In my prior articles, I started reviewing cards that could be the base of an archetype or enable a combo. Continuing that trend, I couldn’t avoid touching on a card that was essentially invented to be a part of combo: Azurefate Sorceress. The number of possible interactions with this card is inconceivable—and it will only grow. The existence of Sorceress surely needs to be taken into account for all future sets; this card can easily become broken if the developers are not careful enough.
For now, the easiest way to use the Sorceress is fit her into a deck that already has a number of 4-drops for her to work with. One of those is a Blood/Sapphire troops deck. The most commonly played 4+ cost troops in those shards are Eldritch Dreamer, Vampire King, Xentoth’s Inquisitor, Wakizashi Ambusher, and Reese the Crustcrawler. The best major gems available for Azurefate here are Cruelty (resurrection) and Mind (draw), while for minor we’re pretty much limited to Sky (flight). That isn’t bad at all! If we go for the resurrection gem, we might want to build heavy-recursion with Bunoshi, Monsuun, and cards with play-on-enter effects like Buccaneer and Corpse Fly. With the draw gem, we can play more of a tempo style, trying to win with the card advantage we get. Another option is the Brutality gem (target gets reduced attack), but I would consider that more of a reserve option against very aggressive decks, where an Inquisitor won’t be enough. Also, don’t forget that whichever gem we choose for Sorceress, we always have access to Eldritch Dreamer to make use of the other. And as much as I dislike Bunoshi, I believe that combining her with the resurrection gem is our path to victory here—mainly because we already have an amazing card advantage engine in Storm Cloud and Cerulean Mirror Knight.
Champion: Bunoshi the Ruthless
4 Storm Cloud
Another great option to fit an Azurefate into a midrange deck is Sapphire/Wild, the deck that’s always been more-or-less present. To work with Azurefate, we have both of the Sapphire staples from the previous deck joined by the fantastic Wrathwood Master Moss from Wild. Other viable options in that shard are Arborean Rootfather and Jadiim, but I’m not sure we’ll even need those. For gems, we have more variety than in Blood/Sapphire: there are Sky (flight) and Conservation (spellshield) in our minor slot, while the major slot offers us Mind (draw) and Dominance (create a Rhinoceros). While both majors look very tempting, the best maindeck combination is two minor gems: flight and spellshield. This turns both the Dreamer and Master Moss into brutally inevitable threats.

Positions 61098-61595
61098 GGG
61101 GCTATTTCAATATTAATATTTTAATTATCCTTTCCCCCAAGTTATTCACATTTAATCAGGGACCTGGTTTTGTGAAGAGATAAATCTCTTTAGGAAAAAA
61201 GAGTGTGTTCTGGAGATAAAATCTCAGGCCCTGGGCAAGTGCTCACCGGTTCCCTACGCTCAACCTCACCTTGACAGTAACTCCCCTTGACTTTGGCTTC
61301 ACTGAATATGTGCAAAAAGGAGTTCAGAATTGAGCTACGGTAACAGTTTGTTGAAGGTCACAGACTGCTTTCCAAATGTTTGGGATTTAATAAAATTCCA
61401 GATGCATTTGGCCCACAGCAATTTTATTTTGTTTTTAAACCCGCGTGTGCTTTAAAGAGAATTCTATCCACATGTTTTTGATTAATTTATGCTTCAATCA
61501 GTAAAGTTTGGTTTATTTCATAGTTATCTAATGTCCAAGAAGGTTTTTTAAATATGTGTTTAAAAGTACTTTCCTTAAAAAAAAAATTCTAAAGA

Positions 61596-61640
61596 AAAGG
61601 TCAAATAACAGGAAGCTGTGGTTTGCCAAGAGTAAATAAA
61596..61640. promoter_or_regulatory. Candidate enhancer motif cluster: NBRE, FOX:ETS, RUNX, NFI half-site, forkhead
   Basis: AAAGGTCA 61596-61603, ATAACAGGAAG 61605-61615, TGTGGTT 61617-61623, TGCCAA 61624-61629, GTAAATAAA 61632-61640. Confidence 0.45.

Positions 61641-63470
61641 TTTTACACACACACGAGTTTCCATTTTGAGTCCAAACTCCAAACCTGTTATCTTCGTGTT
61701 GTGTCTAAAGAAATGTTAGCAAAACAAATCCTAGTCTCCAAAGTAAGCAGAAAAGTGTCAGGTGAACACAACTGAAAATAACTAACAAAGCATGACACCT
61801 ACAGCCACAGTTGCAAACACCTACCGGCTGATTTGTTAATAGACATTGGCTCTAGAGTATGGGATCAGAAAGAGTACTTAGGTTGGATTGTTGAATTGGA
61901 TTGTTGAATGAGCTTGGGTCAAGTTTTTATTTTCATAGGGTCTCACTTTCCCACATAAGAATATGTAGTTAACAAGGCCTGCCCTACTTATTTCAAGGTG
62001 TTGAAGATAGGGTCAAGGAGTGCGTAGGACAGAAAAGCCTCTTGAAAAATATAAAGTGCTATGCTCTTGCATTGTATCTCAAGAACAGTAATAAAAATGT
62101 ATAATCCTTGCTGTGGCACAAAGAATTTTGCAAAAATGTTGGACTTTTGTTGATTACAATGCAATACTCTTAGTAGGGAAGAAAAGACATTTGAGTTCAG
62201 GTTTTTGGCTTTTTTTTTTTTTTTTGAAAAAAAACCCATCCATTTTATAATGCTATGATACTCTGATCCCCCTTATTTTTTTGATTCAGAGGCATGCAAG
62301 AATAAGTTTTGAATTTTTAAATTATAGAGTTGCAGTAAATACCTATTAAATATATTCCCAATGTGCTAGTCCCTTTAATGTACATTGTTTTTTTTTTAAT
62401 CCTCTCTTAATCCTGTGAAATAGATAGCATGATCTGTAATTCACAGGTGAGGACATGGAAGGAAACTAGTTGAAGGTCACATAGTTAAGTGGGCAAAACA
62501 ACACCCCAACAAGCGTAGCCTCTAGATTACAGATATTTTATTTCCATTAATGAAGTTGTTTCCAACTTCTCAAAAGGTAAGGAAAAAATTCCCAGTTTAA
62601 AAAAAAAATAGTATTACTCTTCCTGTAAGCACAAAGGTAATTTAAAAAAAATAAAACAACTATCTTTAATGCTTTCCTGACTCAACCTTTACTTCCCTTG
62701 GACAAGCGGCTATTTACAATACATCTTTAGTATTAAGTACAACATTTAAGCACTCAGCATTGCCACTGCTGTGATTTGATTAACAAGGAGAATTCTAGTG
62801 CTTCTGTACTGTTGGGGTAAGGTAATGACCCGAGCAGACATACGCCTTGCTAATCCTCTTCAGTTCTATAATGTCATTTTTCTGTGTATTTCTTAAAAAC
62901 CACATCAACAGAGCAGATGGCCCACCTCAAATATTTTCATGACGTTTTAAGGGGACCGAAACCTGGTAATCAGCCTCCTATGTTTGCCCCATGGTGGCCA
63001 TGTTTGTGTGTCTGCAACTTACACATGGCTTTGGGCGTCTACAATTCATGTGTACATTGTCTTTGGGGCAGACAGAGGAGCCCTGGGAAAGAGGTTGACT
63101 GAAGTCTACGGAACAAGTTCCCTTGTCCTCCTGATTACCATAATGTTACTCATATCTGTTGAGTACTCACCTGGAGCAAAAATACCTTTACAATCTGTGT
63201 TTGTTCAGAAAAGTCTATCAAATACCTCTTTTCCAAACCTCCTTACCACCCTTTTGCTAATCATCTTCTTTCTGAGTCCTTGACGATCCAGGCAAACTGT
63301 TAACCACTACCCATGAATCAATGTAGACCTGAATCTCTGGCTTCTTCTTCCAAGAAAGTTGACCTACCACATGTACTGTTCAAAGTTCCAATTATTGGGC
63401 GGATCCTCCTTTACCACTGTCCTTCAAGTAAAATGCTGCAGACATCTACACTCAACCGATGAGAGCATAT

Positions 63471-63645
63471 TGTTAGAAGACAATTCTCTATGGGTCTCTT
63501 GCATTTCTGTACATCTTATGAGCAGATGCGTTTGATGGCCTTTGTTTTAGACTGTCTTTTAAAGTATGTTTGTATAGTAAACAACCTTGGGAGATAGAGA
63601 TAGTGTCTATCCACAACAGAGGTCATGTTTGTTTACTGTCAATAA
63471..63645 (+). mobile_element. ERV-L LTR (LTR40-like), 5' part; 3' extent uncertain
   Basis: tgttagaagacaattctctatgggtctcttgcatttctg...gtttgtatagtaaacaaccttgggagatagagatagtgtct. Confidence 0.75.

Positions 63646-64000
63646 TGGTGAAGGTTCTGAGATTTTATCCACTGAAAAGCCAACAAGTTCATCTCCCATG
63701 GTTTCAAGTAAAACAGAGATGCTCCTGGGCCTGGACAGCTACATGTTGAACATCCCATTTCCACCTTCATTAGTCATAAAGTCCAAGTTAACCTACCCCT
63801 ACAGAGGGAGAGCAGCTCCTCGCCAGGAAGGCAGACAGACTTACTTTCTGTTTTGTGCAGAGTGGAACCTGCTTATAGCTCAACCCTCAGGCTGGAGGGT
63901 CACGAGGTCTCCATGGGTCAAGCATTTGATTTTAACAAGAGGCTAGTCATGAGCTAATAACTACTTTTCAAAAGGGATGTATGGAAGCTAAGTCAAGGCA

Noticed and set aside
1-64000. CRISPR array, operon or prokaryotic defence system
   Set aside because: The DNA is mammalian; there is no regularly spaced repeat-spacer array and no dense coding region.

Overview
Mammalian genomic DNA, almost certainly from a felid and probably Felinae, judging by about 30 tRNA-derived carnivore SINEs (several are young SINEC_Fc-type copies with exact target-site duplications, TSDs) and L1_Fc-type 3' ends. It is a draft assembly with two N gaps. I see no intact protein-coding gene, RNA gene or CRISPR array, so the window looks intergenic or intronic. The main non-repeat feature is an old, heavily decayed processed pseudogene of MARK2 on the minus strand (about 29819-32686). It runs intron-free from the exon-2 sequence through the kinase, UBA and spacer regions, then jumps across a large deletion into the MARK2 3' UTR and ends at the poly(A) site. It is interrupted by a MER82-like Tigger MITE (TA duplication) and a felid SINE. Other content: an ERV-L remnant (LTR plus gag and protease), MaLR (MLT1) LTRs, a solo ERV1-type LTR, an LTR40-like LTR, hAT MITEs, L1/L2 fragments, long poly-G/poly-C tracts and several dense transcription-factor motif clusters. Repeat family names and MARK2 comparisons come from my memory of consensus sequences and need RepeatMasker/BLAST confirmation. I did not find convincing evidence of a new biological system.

Champion: Running Deer
Both of the previous decks look quite solid, but they don’t use the best major gem available to the Sorceress in a midrange deck: the Major Ruby of Destruction (damage). At the same time, the choice of ruby cards to work with her is quite limited, which means we’d prefer to try a tri-shard combination if it can be reasonably done. If we try to build a Ruby/Sapphire deck around Azurefate, we will have to rely mostly on her—but a 4-drop with 2 health and no defense really isn’t a reliable win condition. This leads us to Wild as our third shard choice because it brings us spellshield. Also, after a single Azurefate spellshield+damage inspire, the only cards that can stop Master Moss are Filk Ape, Mass Polymorph:Dingler and Comet Strike. Oh, and any board wipe combined with Frost Wizard. Still not that likely. This was the deck we tested heavily (but failed to pilot well enough to top 8) for the FiveShards Sapphire Cup. Our latest innovation was what finally convinced us to play this deck: Zeedu played with Azurefate instantly lets you draw 4 cards. Thus, the deck was named the Dragon Launcher.
RSW Dragon Launcher
Champion: Running Deer
Actions and Artifacts (10)
The deck feels really good to play, but it only wins about half the time against mono-sapphire at best—so that wasn’t the right meta call in the end. It will probably be kept in the stash for a while now, but if the moment is right, it could easily emerge as top-tier. I will be extremely happy if that day comes.
Speaking of what the deck can do, being able to change gems in Sorceress (and having 12 to choose from) makes the combo quite versatile; we can adjust for decks that have no removal or those that can’t defend against flight. Sight of the Sun and Storm Clouds help us grind the matches long enough to draw into threats, and when Dreamer gets going it becomes really hard to race us. Countermagic is in the maindeck over Verdict because we are quite afraid of strong troops like Reese, Dreamer, or Vampire King—so the extra cost/threshold are justified. Royal Falconer is mainly for some air defense, both blocking the opposing falcons and stopping a Vampire King or an Angel. Also, despite looking clunky, the resource base is quite stable and tuned for the following requirements: 1x ruby on turn 2, 2x wild on turn 4, 3x sapphire turn 6. The numbers are:
9 ruby sources: 79% chances of ruby on turn 2
14 wild sources: 79% of 2 wild on turn 4
16 sapphire sources: 74% of 3 sapphire on turn 6
As you see, the numbers look alright (and in the game, they feel exactly how they look). Plus, with 26 sources (24 shards + 2 tears), getting screwed is quite unlikely. Overall, the deck feels quite powerful; however, it is either missing something or doesn’t really fit the environment, which prevents it from reaching full potential.
All the previous decks were built with a competitive environment in mind and designed to be as stable as possible, so I think we should bring in some fun before we conclude. I will just leave you alone with this list and let you figure the answers for the questions “What the hell is this?” and “How does it even work?” yourself. See you next time.
Champion: Wyatt the Sapper